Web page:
Psalm 50 (English Bibles, 51) is the only Psalm prescribed to be recited in its entirety during every celebration of the Divine Liturgy. Whether in the Liturgy of St Basil or St John Chrysostom, it is the prayer of a murderer and adulterer that the Priest must pray when the congregation commences chanting the Cherubic Hymn in preparation for the Great Entrance of the Holy Gifts. It is a Psalm in which, using the words of that great sinner David, one prays for God’s Holy Spirit, mercy and forgiveness.
It is this strong sense of the presence of the Holy Spirit that keeps this Psalm from being despairing. The Holy Spirit spoken of by David also, as St Luke writes in the Acts of the Apostles, is the same which descended on the day of Pentecost upon the disciples after the Lord’s Ascension. “Cast me not away from Your presence, and take not Your Holy Spirit from me” (v. 11). From this verse, the Church has taken one of the most common and most encouraging petitions. If we ask that the Holy Spirit may not be taken from us, it follows that we must have received Him. We receive the Holy Spirit as Orthodox Christians in the Sacrament of Baptism.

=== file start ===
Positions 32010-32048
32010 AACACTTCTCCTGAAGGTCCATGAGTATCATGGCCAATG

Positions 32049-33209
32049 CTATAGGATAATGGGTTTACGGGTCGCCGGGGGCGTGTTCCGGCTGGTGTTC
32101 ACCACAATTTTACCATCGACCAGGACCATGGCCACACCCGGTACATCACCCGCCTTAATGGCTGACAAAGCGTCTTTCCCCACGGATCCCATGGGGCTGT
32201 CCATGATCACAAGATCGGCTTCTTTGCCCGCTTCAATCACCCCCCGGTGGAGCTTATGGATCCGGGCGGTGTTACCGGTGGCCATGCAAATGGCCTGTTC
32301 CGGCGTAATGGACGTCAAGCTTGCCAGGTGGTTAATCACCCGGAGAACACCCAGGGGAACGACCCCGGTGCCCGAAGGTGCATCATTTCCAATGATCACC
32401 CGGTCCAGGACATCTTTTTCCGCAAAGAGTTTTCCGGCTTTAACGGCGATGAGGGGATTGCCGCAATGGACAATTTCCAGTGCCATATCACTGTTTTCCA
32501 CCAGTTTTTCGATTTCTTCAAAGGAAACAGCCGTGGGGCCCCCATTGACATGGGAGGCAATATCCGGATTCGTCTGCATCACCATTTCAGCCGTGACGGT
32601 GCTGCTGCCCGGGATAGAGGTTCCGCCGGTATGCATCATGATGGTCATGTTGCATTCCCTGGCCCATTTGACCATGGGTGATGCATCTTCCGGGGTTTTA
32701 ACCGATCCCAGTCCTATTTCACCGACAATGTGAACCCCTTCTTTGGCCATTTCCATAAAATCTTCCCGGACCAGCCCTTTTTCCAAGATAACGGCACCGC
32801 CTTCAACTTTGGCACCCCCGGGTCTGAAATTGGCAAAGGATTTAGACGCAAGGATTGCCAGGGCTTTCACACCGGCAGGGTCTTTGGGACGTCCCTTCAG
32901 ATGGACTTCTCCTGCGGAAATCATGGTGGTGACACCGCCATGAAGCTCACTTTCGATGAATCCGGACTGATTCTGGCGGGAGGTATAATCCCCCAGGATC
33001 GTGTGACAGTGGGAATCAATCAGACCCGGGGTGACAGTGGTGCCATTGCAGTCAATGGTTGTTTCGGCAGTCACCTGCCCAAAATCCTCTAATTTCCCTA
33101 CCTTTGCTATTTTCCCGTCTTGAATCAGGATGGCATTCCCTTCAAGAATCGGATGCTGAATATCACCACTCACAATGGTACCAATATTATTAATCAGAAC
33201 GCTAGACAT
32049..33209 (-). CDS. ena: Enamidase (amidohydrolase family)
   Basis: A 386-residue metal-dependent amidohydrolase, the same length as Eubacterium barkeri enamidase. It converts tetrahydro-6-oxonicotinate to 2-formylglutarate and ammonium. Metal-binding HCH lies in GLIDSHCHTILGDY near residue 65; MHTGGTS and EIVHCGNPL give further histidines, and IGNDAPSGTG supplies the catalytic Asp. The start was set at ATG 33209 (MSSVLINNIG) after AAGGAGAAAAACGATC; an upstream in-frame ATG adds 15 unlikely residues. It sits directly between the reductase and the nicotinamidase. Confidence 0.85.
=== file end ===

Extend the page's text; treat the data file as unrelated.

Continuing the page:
We learn clearly from these words that David was not deprived of the Grace of the All-Holy Spirit: it is not as though he asks to recover it after being deprived of it; rather, he begs not to be deprived of it, nor kept far from the Divine Care of God. “Restore to me the joy of thy salvation, and uphold me with a willing spirit” (v. 12). What David had not lost he begs to retain, that is, the Grace of the Spirit.
What he had rejected he asks to recover; this is joy in the Lord. King David enjoyed every satisfaction, he is saying, when he had great confidence in the Lord, whereas now that he is deprived of it, he is also deprived of joy. It was slavery to pleasure, however, which robbed him of joy. Hence David begs that his mind may recover the former guidance, and after being subject to the passions it may once more regain control over them.
Source: Lychnos June – July 2017